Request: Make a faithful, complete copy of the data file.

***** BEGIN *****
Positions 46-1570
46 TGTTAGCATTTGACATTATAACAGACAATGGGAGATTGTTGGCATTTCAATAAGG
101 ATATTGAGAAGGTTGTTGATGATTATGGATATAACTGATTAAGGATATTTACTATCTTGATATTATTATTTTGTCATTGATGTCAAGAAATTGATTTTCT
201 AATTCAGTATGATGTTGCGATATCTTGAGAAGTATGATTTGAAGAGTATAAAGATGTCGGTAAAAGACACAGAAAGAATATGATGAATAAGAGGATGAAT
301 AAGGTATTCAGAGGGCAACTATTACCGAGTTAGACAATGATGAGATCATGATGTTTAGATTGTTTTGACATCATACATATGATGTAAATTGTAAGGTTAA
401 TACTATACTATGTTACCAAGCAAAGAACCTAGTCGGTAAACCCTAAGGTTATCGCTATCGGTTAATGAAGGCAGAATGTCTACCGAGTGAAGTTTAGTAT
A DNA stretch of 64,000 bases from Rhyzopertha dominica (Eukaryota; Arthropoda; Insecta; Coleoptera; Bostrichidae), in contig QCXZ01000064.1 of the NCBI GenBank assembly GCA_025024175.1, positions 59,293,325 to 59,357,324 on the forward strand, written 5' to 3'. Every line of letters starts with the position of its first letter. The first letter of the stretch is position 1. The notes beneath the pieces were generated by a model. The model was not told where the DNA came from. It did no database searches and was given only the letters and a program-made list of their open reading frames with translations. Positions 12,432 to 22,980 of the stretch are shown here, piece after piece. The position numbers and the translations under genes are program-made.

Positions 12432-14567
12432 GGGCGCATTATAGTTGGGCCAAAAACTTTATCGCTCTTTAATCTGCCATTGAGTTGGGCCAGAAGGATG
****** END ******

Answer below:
Positions 46-1570
46 TGTTAGCATTTGACATTATAACAGACAATGGGAGATTGTTGGCATTTCAATAAGG
101 ATATTGAGAAGGTTGTTGATGATTATGGATATAACTGATTAAGGATATTTACTATCTTGATATTATTATTTTGTCATTGATGTCAAGAAATTGATTTTCT
201 AATTCAGTATGATGTTGCGATATCTTGAGAAGTATGATTTGAAGAGTATAAAGATGTCGGTAAAAGACACAGAAAGAATATGATGAATAAGAGGATGAAT
301 AAGGTATTCAGAGGGCAACTATTACCGAGTTAGACAATGATGAGATCATGATGTTTAGATTGTTTTGACATCATACATATGATGTAAATTGTAAGGTTAA
401 TACTATACTATGTTACCAAGCAAAGAACCTAGTCGGTAAACCCTAAGGTTATCGCTATCGGTTAATGAAGGCAGAATGTCTACCGAGTGAAGTTTAGTAT
A DNA stretch of 64,000 bases from Rhyzopertha dominica (Eukaryota; Arthropoda; Insecta; Coleoptera; Bostrichidae), in contig QCXZ01000064.1 of the NCBI GenBank assembly GCA_025024175.1, positions 59,293,325 to 59,357,324 on the forward strand, written 5' to 3'. Every line of letters starts with the position of its first letter. The first letter of the stretch is position 1. The notes beneath the pieces were generated by a model. The model was not told where the DNA came from. It did no database searches and was given only the letters and a program-made list of their open reading frames with translations. Positions 12,432 to 22,980 of the stretch are shown here, piece after piece. The position numbers and the translations under genes are program-made.

Positions 12432-14567
12432 GGGCGCATTATAGTTGGGCCAAAAACTTTATCGCTCTTTAATCTGCCATTGAGTTGGGCCAGAAGGATG